Valerie Bradley with the Macon Convention and Visitors Bureau says they are getting the news out to as many potential visitors as possible.

"We have definitely emphasized the opening through our print and digital communications," she said. "Additionally, our sales team has gone out to different trade shows highlighting the Tubman opening."

Locally, the Tubman has hired Yolanda Latimore's Like Water Publicity to promote its mission and special events

"A lot of the story of the Tubman museum will be told through its exhibit, programs, workshops, signature events, the internet, traditional media, like TV, radio and print, as well as videos that will include documentaries and promos," she said.

They've also hired a national marketing firm, Latimore communications, to expand their reach.


Pitts said "We are talking about going countrywide and particularly the whole southeast United States."

Pitts says its leaders know what it will take to make the new Tubman a success.

"We know exactly how much money we need on a yearly basis to keep the museum open and to maintain the museum. Our partners, our grant community have stepped forward and we have a lot of grants coming in, so it is a very exciting opportunity and people now see that it is done."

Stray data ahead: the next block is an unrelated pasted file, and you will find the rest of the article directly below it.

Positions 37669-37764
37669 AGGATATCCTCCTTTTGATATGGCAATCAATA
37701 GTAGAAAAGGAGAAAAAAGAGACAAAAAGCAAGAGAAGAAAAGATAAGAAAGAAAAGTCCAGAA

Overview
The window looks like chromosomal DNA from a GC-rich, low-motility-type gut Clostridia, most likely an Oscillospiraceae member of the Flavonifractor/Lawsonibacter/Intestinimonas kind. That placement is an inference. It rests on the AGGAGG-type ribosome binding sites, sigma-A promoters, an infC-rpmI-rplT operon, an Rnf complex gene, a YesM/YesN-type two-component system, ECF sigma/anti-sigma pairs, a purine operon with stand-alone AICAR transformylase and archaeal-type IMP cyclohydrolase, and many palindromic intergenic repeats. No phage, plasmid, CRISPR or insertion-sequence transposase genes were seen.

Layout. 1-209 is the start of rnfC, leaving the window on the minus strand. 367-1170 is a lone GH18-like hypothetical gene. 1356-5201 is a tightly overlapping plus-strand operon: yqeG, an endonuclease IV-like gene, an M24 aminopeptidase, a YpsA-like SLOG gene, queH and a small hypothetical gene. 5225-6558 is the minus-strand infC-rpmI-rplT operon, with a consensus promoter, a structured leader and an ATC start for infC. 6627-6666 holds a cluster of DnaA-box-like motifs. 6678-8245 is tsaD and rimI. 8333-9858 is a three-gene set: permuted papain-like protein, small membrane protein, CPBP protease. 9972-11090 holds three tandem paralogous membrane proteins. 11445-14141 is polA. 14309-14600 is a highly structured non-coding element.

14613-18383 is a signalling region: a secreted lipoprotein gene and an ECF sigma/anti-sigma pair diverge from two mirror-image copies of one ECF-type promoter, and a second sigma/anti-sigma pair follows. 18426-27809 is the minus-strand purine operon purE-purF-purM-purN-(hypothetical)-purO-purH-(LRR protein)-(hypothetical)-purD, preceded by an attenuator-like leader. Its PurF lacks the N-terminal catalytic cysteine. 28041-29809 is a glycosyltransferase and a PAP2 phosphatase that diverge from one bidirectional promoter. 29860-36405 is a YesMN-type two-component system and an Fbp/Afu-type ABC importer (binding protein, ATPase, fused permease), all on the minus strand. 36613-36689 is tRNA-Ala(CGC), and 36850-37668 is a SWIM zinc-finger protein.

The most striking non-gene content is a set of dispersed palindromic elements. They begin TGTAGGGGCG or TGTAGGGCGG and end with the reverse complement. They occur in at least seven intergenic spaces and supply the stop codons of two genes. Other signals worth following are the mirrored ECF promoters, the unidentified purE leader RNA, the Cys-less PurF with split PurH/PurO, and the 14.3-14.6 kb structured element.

The Volunteers

At the heart of the Tubman, you'll find a special group of people on a mission to serve, the volunteers.

One woman has been there since almost the beginning, and plans to be there in the future. Chi Ezekwueche visited the Tubman shortly after she and her husband moved to Macon in the mid-80s. Over the past 30 years the Tubman African American Museum helped Ezekwueche learn more about herself and others, and she made some good friends along the way. She's served many roles at the Tubman, from volunteer to organizer to art donor.


"When we visited home to Nigeria I bought a few art pieces," she said. "Some of them didn't have much significance, but it was better than what we had."

The museum's collections have since grown, much like Ezekwueche's devotion to the Tubman. At the museum she's served on an advisory board, the board of directors and helped raise millions of dollars to build the new museum. The mother of five also gave birth to the Pan African Festival and the music celebration, All That Jazz.

Her goal, reach as many people as possible, regardless of age or race.

"It's a place to come to learn about other people and hopefully more about ourselves and then use that to create harmony."

It's a mission Ezekwueche hopes will carry on at the new museum.

"Because of the good will of the people of Macon, Georgia, that museum has been built," she said.